My husband, Jacek, went away recently on a golf trip for six days. During that time, I kept up with all three of my jobs, walked an average of 10 km a day with our dogs, prepared all my meals, took out the garbage, and—as he was gone during the worst snowstorm of the year in Toronto—I also shovelled five times. My friends and colleagues texted regularly to make sure I was still alive; one even offered to lend me her son to help out with some of my chores. (I seriously considered the offer, but then I realized I would have felt bad about them driving over in the storm.) It was also a little embarrassing, checking my phone every few hours and seeing yet another person checking up on me.
When Jacek came home, the house was a mess—inside and out. (As it turns out, I was shit at shovelling and hadn’t realized that I’d created snowbanks that blocked our garage.) But, as he told our friends later on, he considered it a success because I didn’t “burn down the house.” I was not offended. We’ve been married 15 years; he teases me about my lack of household prowess all the time.
A few weeks later, our hot water tank burst. I got home from work just after it happened. Jacek was in the basement, had already mostly dealt with the flooding, and was on the phone with the repair service to arrange for a new tank to be installed. We would be without hot water for at least the night, probably longer. Something you should know about me: I shower at least three times a day (in the morning, after work, before bed). I had an early sales meeting the next day. All I could think about was how there was no way I could take two cold showers and make it to my meeting presentably, in a positive state of mind, and be able to impress our clients. So I immediately had a meltdown and threw myself onto the couch in despair. Half an hour later, Jacek told me to pack an overnight bag because he was taking me to a hotel—to preserve HIS state of mind. So while my husband stayed at our hot water-free home with our dogs, I spent the night eating room service while tweaking my notes for my sales pitch, and then sleeping comfortably in a king-size bed with crisp sheets and fluffy pillows. But the whole time, I felt a cloud of guilt and shame hovering above me.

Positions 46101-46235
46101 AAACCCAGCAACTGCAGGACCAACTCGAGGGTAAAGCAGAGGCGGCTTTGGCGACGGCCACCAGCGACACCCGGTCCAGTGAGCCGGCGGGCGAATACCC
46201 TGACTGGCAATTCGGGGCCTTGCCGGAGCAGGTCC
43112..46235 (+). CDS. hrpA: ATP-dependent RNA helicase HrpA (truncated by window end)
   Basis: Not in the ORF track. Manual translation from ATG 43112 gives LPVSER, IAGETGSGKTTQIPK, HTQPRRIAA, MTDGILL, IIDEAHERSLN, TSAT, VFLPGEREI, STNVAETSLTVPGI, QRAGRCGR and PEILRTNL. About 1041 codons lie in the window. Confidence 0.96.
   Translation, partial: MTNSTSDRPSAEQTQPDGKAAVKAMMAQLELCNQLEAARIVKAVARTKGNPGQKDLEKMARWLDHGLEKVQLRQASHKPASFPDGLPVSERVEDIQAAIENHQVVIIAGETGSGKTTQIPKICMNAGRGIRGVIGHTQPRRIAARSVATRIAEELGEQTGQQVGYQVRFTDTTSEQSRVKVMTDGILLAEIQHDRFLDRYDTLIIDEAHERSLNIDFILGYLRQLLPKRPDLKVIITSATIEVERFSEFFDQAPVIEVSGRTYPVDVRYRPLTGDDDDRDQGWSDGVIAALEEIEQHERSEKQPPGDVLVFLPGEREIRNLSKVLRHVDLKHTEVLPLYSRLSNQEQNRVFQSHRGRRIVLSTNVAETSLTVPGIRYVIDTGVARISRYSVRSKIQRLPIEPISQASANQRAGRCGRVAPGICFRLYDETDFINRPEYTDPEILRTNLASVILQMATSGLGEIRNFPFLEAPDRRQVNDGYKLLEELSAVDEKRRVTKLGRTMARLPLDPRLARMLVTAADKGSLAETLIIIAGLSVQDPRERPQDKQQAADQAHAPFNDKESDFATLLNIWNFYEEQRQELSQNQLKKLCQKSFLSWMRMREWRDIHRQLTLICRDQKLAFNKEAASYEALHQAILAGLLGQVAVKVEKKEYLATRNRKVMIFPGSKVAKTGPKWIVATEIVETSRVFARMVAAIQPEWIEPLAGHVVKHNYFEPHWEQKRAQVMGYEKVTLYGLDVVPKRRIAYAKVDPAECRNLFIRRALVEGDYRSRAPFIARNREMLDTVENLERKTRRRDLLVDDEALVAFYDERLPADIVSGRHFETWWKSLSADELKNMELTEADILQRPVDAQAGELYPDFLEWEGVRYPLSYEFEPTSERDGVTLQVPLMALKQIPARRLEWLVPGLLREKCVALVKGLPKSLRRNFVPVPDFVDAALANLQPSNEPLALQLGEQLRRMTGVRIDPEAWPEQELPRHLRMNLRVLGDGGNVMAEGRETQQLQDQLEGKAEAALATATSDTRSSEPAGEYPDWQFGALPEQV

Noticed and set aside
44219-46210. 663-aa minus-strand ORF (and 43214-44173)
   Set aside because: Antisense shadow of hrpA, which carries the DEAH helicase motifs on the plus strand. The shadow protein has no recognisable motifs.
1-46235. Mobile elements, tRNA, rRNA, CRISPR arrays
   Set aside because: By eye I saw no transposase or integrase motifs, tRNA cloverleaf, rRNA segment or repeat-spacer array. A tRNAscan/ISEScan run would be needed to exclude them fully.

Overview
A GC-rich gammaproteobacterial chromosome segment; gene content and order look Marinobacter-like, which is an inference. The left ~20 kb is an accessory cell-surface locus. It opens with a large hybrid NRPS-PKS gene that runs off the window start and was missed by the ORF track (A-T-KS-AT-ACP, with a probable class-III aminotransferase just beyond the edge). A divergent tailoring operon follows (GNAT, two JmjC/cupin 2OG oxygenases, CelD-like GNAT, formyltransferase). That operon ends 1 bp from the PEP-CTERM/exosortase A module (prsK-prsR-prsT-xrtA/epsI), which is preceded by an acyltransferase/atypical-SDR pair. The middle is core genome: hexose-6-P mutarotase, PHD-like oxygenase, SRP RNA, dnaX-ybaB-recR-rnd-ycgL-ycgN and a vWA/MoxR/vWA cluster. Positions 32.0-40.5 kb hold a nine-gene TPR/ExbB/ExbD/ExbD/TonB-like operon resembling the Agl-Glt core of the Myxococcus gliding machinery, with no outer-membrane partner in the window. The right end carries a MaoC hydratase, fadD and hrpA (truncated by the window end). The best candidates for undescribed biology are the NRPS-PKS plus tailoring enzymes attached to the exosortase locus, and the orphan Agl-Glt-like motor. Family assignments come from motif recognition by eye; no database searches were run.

Should I feel bad for being so useless? Am I too spoiled? Am I less-than for not being able to handle household adversity? Does this undermine my feminism?
Jacek and I run a business together. I’m the “face” of the operation—our site, Lainey Gossip, is named after me, I’m the head writer, I manage and edit content, and I’m largely responsible for site promotion. I’m also a co-host on CTV’s The Social and a senior reporter for CTV’s talk. I also regularly attend speaking engagements and write this monthly column for FLARE. He handles the business side of the site (website administration, advertising, financial planning). In addition to all of that, however, Jacek—who works from home—is also the chief executive of our household.
It’s been this way since 2007, when he quit his former job to work full-time on Lainey Gossip. It was an easy transition for him. He was excited to build our brand, to be part of something that was our own. That said, it was confusing at first for his Polish immigrant parents—amazing, loving people but of a different generation—who not only had a hard time grasping what it meant to work in online media, but also whose marriage is rather traditional in terms of division of labour. By contrast, in my home, Jacek does all the cleaning, all the household maintenance, he is the primary caregiver to our dogs, he pays the bills, he even looks after my parents. He makes sure that our home life is organized so that I can focus on my work.